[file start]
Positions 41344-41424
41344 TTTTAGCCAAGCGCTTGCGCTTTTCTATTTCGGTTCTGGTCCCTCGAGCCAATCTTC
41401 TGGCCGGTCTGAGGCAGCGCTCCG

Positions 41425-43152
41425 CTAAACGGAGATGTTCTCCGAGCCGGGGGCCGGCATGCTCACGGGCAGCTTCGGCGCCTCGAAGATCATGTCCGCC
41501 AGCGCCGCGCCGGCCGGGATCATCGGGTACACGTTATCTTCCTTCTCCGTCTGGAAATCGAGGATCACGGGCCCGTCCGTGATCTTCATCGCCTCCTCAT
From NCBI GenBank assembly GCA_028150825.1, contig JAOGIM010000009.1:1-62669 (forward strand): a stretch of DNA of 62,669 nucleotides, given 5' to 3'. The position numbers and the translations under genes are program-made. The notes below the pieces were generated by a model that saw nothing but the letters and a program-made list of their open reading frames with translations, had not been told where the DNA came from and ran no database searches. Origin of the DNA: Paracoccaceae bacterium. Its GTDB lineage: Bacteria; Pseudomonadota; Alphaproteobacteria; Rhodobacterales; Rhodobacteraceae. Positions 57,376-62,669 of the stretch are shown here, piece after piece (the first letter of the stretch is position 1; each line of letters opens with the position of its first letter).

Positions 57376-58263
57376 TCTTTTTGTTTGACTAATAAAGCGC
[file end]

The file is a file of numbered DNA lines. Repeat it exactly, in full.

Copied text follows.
Positions 41344-41424
41344 TTTTAGCCAAGCGCTTGCGCTTTTCTATTTCGGTTCTGGTCCCTCGAGCCAATCTTC
41401 TGGCCGGTCTGAGGCAGCGCTCCG

Positions 41425-43152
41425 CTAAACGGAGATGTTCTCCGAGCCGGGGGCCGGCATGCTCACGGGCAGCTTCGGCGCCTCGAAGATCATGTCCGCC
41501 AGCGCCGCGCCGGCCGGGATCATCGGGTACACGTTATCTTCCTTCTCCGTCTGGAAATCGAGGATCACGGGCCCGTCCGTGATCTTCATCGCCTCCTCAT
From NCBI GenBank assembly GCA_028150825.1, contig JAOGIM010000009.1:1-62669 (forward strand): a stretch of DNA of 62,669 nucleotides, given 5' to 3'. The position numbers and the translations under genes are program-made. The notes below the pieces were generated by a model that saw nothing but the letters and a program-made list of their open reading frames with translations, had not been told where the DNA came from and ran no database searches. Origin of the DNA: Paracoccaceae bacterium. Its GTDB lineage: Bacteria; Pseudomonadota; Alphaproteobacteria; Rhodobacterales; Rhodobacteraceae. Positions 57,376-62,669 of the stretch are shown here, piece after piece (the first letter of the stretch is position 1; each line of letters opens with the position of its first letter).

Positions 57376-58263
57376 TCTTTTTGTTTGACTAATAAAGCGC